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  Composer Profiles

Janice Giteck

Janice Giteck Janice Giteck

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Janice Giteck

Interview for RealAudio comments by the composer. MP3 version
Music for RealAudio 5 stereo version of Agrarian Chant 3, 8:00. RealAudio 5 mono version

Janice Giteck lives in Seattle where she teaches music composition and women's studies at the Cornish College of the Arts. For the past year she has been one of four lead artists for ARTP (Artist's Regional Transit Project) a performance/media collective work sponsored by the Municipality of Metropolitan Seattle (Metro). Concurrently, she is creating a new piece for ensembles in Portland, Syracuse and Atlanta, as part of the Reader's Digest/Meet the Composer Program. The theme is "love and rage". In her current composition she is working to recapture ancient musical attributes of ritual and trance, exploring ways music-making can be truly healing.

Born in New York in 1946, Giteck studied with Darius Milhaud at Mills College (BA 1968, MA 1969) and on a French Government Grant, attended the Paris Conservatory as a student of Olivier Messiaen. Subsequently she studied Indonesian Gamelan music with Daniel Schmidt and percussion with Obo Addy, master drummer from Ghana. Her interest in the relationship of music and healing led her to study psychology, resulting in an MA from Antioch University in Seattle, 1986, also work as a music specialist at Seattle Mental Health Institute from 1986 to 1991.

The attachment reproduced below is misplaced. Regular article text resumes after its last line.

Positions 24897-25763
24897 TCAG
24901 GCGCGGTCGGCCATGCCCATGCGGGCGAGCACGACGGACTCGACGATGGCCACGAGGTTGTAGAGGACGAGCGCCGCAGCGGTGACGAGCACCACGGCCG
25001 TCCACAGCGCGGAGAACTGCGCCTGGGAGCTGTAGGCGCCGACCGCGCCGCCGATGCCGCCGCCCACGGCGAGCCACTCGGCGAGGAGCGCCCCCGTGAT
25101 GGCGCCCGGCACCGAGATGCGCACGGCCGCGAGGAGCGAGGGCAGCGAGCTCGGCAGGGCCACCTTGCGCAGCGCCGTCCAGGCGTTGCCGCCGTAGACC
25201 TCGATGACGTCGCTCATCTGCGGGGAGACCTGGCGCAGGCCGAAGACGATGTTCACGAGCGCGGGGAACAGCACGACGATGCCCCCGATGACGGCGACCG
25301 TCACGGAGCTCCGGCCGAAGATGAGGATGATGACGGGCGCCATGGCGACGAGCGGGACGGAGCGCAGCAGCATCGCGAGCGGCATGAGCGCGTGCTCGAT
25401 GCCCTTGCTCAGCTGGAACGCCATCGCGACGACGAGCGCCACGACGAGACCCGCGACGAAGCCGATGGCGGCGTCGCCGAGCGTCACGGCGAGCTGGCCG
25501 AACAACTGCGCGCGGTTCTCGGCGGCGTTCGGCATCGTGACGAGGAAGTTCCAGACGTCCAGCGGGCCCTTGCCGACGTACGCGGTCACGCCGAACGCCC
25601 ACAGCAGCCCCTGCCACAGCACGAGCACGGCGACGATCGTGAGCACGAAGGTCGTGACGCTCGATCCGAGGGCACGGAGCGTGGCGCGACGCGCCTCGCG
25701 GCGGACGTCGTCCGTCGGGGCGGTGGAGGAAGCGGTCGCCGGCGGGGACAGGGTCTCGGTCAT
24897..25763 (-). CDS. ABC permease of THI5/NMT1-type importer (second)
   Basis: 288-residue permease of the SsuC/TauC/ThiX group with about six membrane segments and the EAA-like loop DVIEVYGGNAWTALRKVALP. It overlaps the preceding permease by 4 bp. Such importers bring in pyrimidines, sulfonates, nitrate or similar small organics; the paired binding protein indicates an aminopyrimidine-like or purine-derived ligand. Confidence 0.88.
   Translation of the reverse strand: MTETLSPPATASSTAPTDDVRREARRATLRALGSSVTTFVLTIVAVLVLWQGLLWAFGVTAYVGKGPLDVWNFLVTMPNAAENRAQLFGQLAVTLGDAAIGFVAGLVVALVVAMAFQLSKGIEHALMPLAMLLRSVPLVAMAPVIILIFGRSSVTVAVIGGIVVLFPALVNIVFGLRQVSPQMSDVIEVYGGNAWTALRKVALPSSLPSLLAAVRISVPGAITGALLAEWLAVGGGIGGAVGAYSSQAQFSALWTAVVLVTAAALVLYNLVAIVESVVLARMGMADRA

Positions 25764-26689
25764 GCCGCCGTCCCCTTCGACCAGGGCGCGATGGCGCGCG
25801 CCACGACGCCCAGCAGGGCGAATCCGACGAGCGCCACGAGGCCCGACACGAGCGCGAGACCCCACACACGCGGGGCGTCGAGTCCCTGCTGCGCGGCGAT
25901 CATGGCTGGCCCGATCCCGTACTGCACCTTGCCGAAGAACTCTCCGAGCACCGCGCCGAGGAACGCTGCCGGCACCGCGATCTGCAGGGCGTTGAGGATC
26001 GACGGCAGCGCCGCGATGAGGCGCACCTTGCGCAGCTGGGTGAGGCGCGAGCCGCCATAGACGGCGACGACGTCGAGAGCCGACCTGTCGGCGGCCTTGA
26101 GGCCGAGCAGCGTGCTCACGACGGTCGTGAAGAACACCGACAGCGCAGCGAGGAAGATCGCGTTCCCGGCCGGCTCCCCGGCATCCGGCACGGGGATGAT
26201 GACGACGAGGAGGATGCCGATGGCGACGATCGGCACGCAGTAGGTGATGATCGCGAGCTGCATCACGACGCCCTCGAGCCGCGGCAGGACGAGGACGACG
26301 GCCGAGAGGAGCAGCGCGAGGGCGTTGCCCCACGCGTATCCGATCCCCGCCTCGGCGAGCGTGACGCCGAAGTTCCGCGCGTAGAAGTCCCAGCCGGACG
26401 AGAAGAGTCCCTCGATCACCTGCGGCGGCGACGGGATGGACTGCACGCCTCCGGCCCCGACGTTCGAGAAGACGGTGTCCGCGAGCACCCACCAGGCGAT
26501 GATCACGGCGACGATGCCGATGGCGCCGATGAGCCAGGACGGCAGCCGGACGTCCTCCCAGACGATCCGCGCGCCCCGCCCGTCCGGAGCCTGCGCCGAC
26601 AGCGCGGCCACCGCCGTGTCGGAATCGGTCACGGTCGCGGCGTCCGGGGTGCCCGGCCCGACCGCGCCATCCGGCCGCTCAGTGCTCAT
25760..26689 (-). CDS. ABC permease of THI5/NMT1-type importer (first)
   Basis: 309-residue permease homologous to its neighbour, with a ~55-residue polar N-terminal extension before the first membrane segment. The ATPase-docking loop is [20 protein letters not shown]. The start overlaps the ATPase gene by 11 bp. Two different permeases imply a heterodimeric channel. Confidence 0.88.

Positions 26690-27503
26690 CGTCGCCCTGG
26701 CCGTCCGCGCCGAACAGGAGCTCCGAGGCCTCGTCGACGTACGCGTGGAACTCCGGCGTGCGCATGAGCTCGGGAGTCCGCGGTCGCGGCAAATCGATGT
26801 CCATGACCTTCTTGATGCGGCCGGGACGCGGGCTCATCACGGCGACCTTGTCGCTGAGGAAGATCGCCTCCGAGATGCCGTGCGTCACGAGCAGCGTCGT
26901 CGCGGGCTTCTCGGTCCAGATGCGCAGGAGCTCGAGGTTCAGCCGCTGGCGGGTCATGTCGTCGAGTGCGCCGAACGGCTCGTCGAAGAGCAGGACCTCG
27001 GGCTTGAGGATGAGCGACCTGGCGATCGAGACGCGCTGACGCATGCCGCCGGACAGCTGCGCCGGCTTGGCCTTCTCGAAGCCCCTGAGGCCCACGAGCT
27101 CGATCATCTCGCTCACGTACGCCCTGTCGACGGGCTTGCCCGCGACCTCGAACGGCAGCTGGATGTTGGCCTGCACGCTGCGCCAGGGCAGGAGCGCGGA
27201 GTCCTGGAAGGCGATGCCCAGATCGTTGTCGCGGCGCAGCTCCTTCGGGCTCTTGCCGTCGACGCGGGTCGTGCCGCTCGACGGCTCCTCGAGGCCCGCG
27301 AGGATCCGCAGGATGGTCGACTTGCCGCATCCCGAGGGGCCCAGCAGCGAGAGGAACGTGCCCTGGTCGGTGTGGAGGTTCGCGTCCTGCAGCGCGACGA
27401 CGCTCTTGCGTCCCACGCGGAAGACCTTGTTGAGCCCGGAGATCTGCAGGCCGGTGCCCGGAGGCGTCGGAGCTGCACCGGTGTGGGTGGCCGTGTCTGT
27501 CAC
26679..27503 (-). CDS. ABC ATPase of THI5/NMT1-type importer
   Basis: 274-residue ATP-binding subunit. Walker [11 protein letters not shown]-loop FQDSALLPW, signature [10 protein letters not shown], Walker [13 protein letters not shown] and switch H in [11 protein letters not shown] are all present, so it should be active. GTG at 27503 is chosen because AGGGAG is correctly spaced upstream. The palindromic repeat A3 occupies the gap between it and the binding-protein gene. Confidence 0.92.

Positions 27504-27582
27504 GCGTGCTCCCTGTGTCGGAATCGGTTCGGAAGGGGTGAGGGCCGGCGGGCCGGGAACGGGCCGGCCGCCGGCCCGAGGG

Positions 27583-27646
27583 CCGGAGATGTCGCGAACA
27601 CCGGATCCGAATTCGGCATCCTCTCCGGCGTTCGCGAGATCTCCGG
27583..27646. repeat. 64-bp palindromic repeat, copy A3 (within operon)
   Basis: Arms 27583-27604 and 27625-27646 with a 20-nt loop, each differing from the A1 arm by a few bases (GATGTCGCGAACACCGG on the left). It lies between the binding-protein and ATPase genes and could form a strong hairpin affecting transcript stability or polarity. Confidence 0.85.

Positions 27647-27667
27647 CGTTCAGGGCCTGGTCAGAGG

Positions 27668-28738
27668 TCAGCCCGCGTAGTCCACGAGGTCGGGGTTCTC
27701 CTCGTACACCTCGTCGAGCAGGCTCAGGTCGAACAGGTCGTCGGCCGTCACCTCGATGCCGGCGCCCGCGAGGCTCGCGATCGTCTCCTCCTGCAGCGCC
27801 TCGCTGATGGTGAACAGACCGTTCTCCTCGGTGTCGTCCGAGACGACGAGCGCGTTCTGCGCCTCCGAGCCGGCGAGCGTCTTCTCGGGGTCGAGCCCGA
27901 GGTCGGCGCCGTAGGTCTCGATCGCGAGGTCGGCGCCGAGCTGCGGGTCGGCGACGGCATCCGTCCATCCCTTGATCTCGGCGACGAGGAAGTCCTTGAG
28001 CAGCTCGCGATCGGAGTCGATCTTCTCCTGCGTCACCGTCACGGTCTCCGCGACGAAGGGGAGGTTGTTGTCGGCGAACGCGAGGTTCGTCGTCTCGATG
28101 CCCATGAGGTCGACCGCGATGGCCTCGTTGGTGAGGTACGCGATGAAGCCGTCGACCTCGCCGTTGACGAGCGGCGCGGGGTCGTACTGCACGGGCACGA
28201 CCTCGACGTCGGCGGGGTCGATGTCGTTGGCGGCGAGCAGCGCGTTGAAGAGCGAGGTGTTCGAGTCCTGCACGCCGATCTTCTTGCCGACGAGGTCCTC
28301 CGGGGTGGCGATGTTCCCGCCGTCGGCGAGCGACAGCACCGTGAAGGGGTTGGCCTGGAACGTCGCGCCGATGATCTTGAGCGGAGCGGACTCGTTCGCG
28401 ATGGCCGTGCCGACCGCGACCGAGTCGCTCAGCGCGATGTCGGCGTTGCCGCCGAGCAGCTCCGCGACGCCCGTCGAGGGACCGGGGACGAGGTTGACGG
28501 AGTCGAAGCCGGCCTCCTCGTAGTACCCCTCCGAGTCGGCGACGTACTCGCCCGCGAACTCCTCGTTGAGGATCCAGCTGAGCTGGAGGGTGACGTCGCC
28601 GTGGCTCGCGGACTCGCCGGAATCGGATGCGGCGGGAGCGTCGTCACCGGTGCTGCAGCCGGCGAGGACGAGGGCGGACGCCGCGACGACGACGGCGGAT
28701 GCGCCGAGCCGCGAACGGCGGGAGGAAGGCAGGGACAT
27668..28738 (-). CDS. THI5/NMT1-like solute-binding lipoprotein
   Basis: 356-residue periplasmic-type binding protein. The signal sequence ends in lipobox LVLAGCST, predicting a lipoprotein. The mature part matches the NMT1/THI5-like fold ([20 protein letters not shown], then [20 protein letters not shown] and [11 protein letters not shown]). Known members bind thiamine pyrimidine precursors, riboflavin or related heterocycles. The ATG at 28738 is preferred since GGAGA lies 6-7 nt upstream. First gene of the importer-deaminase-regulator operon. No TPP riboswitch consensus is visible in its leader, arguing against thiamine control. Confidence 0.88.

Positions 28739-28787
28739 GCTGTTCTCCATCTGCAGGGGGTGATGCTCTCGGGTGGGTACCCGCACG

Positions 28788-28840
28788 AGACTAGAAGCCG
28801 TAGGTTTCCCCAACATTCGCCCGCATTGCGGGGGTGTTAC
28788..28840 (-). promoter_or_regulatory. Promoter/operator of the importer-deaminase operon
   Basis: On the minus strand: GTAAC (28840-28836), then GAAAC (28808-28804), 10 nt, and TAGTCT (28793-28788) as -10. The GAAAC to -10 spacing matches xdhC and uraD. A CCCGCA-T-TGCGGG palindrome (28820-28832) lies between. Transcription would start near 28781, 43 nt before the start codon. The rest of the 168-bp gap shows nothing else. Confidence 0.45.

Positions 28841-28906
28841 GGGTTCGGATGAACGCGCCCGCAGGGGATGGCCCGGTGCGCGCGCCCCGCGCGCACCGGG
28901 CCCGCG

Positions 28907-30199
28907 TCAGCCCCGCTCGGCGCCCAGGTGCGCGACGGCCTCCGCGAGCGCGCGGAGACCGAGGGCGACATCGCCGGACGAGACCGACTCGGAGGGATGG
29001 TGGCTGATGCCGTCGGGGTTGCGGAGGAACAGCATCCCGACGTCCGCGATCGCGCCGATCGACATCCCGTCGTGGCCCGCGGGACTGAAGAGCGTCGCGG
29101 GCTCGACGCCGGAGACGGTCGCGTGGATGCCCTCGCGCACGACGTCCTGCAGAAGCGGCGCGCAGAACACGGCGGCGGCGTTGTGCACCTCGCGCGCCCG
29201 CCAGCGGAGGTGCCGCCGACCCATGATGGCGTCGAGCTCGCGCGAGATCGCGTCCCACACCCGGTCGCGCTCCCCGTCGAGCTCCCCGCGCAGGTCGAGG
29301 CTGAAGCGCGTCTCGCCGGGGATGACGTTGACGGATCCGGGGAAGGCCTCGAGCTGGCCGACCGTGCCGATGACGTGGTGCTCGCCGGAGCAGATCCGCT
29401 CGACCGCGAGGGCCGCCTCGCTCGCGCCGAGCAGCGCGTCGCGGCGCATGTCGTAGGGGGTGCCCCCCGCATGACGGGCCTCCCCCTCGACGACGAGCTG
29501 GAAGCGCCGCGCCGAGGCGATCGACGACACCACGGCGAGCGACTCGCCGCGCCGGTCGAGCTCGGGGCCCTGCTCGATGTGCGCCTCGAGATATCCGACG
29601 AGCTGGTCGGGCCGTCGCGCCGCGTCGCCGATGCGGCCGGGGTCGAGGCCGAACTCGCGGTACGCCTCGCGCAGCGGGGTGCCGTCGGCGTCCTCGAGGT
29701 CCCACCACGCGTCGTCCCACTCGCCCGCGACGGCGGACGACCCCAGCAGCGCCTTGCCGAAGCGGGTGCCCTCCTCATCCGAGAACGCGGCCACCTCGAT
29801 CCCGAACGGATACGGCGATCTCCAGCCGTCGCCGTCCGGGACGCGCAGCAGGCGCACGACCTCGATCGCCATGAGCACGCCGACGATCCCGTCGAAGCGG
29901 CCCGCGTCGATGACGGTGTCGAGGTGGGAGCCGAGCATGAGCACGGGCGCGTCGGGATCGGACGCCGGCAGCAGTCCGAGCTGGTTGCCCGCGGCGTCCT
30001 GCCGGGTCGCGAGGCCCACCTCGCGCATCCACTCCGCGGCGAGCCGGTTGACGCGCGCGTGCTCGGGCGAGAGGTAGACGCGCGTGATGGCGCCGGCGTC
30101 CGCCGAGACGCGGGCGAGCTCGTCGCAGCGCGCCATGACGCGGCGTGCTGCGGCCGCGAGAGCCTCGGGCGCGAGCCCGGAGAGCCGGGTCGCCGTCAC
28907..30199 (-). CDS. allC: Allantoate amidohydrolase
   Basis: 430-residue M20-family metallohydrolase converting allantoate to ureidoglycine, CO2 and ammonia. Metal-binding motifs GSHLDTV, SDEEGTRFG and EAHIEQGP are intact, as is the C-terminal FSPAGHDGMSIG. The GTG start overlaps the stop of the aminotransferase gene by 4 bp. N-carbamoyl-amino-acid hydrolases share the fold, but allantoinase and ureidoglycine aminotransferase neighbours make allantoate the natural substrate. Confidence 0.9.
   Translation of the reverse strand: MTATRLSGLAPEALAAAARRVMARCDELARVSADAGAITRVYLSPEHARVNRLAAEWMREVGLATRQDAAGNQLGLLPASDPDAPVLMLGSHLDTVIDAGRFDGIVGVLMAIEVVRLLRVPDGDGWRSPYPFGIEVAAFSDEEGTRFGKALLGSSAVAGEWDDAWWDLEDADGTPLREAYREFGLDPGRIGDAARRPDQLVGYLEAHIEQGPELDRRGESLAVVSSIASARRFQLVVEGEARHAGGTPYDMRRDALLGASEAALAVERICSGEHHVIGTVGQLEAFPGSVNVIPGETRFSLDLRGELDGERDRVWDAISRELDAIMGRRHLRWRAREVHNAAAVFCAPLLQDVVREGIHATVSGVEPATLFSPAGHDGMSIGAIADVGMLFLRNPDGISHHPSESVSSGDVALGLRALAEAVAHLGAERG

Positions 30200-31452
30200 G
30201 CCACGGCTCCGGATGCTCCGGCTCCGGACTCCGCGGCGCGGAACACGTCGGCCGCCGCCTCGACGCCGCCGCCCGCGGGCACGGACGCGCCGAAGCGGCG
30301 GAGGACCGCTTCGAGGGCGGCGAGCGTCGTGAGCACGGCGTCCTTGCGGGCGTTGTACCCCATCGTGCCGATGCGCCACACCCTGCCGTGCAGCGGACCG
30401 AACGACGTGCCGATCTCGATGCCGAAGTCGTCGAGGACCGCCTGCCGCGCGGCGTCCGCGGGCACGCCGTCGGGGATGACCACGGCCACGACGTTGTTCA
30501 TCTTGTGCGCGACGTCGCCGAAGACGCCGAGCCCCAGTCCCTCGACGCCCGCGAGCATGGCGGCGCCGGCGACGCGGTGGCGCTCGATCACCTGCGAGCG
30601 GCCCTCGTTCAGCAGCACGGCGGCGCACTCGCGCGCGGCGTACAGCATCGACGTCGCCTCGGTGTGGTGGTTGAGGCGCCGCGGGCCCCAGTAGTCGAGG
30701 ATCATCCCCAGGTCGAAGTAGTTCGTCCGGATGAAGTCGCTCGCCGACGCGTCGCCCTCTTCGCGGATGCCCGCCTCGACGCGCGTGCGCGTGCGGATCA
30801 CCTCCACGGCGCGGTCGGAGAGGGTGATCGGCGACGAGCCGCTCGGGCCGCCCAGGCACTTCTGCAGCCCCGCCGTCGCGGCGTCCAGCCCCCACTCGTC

Her works include "TREE" commissioned by the San Francisco Symphony (1981) and music for two films by Pat Ferrero: "Hopi: Songs of the Fourth World" (1983), and "Hearts and Hands" (1987) funded by the National Endowment for the Humanities. Released on an earlier compact disc are "Thunder, Like a White Bear Dancing" with Thomasa Eckert, soprano, which received the Norman Fromm Composers Award in 1977; "Callin' Home Coyote" composed in 1978 for tenor, John Duykers, Andy Narrell, steel drums, and Karla Lemon, double bass, (California Arts Council Award), and "Breathing Songs from a Turning Sky" (1980-84) for six instruments (National Endowment for the Arts Composer's Award).

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